Survivor couple's year filled with struggles, medical problems after Sutherland Springs shooting
SUTHERLAND SPRINGS, Texas – Joaquin Ramirez said his year has been filled with struggles and medical problems after he and his wife, Roseanne Solis, survived the Nov. 5, 2017, shooting inside their small church in Sutherland Springs that left 26 people dead.
The day after the shooting, the couple shared the horrific details of what they lived through. A year later, Ramirez sat down with KSAT reporter Patty Santos in his living room and shared his story in Spanish. His wife, who was resting, still finds it hard to sleep comfortably at night.
“When she sleeps, her sleep is not normal. You can tell she's not getting restful sleep. Her body twitches,” Ramirez said about his wife.
The couple has struggled to make the roughly 40-minute trek from Sutherland Springs to San Antonio for doctor visits and to get mental health treatment. They worry about medical bills and finding a way to get to their appointments.
Both of them are still in physical pain, as they have bullets and shrapnel inside their bodies.
“Sometimes, I don’t want to worry her. I pretend like it doesn’t hurt,” Ramirez said while talking about the sharp pain he gets in his left leg and the cramps he feels when the weather changes. “You have to be strong because, if I’m not strong for her, who will be strong for her? It’s just the two of us.”
Ramirez said he and his wife have only returned to the First Baptist Church a few times, often choosing to worship from home in their own way. He said driving by and seeing the building where so many died also hurts.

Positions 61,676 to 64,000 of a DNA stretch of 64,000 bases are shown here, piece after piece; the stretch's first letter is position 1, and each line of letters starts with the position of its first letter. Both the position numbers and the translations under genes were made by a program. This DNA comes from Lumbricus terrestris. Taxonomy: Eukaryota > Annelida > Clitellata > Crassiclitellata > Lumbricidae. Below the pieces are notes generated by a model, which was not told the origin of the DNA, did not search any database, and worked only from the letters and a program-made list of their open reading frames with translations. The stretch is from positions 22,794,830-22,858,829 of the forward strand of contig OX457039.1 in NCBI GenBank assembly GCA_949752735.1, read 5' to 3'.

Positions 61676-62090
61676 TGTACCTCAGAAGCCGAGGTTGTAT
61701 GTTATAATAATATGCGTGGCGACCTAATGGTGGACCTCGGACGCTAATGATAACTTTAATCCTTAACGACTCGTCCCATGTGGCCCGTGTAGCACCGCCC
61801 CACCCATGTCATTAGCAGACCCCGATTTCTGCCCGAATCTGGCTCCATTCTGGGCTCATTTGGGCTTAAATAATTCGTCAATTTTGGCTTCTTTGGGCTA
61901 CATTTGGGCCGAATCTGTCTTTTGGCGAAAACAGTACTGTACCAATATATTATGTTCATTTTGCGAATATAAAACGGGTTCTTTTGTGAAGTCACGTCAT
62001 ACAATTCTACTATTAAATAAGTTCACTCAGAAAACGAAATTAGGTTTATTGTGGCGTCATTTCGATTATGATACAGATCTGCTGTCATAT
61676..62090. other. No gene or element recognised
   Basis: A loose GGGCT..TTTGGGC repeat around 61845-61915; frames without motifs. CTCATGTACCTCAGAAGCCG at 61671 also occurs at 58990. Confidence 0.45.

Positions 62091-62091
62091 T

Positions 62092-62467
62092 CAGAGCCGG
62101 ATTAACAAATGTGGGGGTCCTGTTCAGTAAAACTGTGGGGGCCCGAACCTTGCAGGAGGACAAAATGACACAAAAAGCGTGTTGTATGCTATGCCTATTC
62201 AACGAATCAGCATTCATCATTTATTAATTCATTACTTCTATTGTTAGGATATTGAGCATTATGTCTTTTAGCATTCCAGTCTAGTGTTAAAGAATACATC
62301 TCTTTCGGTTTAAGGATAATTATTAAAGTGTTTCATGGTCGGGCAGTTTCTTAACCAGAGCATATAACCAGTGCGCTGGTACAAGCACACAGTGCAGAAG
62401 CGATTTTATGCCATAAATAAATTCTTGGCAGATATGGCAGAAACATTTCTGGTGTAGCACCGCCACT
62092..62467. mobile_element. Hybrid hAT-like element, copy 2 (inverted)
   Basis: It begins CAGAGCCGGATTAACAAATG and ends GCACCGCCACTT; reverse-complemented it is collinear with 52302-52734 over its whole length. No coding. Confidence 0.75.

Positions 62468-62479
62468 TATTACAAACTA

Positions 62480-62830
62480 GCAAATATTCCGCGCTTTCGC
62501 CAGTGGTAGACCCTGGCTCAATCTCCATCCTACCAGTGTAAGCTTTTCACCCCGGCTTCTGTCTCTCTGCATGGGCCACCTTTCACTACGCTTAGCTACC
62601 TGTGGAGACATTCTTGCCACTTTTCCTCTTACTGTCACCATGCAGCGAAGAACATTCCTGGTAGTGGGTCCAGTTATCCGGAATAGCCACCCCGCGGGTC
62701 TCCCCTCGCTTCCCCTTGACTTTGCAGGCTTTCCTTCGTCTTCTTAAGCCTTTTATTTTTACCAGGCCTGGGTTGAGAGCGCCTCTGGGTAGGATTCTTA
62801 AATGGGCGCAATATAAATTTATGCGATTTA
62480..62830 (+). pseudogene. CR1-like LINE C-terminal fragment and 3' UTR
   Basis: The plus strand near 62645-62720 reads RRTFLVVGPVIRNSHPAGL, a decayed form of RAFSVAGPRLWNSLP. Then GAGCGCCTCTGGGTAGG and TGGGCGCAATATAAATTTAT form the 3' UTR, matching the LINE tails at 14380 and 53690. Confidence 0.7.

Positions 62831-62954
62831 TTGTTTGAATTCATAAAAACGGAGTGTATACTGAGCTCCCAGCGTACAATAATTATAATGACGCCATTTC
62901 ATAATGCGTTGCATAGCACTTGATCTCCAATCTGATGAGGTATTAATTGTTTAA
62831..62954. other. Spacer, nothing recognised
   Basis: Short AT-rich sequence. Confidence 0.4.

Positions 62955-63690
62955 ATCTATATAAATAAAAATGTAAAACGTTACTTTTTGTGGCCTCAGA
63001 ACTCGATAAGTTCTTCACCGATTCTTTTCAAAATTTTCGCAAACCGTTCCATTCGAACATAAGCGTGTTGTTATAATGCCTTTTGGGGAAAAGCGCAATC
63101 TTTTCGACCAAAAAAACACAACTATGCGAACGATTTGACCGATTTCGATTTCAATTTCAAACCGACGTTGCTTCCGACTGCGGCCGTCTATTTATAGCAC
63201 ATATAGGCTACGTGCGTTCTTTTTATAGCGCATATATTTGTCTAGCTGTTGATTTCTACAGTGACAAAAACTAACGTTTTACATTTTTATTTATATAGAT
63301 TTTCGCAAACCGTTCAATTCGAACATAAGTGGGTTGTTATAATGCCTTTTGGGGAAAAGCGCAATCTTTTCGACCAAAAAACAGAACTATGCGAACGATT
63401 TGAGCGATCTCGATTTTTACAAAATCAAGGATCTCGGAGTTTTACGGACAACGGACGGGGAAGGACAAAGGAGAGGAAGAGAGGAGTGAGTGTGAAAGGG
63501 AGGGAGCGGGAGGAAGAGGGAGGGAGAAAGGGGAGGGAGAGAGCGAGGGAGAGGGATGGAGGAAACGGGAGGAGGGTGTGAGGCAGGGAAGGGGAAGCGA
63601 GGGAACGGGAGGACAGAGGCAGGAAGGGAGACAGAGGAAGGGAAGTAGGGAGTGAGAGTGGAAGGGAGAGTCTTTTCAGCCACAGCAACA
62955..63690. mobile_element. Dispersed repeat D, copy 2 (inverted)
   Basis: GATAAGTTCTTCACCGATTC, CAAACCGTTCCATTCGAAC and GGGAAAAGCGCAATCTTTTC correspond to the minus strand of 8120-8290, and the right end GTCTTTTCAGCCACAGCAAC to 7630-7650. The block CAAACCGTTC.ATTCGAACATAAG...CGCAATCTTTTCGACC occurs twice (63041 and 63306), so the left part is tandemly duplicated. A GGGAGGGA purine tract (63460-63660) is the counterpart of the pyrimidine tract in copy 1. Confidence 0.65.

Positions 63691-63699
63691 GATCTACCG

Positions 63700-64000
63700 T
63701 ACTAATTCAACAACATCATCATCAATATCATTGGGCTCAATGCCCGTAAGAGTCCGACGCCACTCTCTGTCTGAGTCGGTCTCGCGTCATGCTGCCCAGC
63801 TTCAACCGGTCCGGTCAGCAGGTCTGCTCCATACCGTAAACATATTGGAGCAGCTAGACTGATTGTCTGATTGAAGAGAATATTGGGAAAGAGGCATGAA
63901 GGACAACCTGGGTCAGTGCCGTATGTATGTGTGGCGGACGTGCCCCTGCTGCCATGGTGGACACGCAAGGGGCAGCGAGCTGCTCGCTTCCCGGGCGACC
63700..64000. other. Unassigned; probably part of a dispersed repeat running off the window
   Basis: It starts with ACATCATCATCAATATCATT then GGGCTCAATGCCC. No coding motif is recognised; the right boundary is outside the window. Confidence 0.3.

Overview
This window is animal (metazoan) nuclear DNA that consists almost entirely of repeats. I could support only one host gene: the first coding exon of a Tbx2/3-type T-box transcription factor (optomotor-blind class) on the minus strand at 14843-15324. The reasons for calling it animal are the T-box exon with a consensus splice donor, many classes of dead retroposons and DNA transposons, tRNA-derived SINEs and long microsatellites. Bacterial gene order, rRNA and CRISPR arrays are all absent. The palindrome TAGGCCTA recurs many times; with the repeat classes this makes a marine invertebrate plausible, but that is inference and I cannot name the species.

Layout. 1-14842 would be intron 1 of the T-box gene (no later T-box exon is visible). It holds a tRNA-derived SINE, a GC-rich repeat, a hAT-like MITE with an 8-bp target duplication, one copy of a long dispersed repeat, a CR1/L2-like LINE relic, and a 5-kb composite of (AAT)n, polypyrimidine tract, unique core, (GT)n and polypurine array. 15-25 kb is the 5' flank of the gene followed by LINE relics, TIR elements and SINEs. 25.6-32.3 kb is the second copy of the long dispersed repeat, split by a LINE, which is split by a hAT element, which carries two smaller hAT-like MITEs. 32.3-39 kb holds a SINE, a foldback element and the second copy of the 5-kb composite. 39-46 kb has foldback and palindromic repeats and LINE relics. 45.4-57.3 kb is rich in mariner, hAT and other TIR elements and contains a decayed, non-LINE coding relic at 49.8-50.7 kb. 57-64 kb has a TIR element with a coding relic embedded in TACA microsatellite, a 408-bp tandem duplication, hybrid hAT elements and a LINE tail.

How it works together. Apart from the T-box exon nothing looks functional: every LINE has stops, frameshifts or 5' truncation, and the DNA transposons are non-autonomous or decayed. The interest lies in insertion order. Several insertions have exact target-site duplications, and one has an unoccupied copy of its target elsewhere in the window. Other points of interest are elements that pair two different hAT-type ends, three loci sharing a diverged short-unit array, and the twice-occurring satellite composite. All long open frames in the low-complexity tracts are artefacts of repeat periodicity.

“Every time I drive by there, I think, 'God, why did you allow so many to die, those that were so close to you?'” he said.
Ramirez said he thinks the building should not be a shrine or relic of what took place.
“That shouldn’t be there. We know that those children and brothers in Christ that died, we know they are with God now,” he said.
Ramirez said many organizations helped in the months following the shooting, but that help has now disappeared, and the town is almost back to its normal state. But their horrific wounds and memories will take a lot longer to heal. Yet, the couple's faith has gotten stronger.
“We have a great debt with God because, by his mercy, we are alive. God knows what sacrifices he made to save us. He knows what plans he has for us,” he said.
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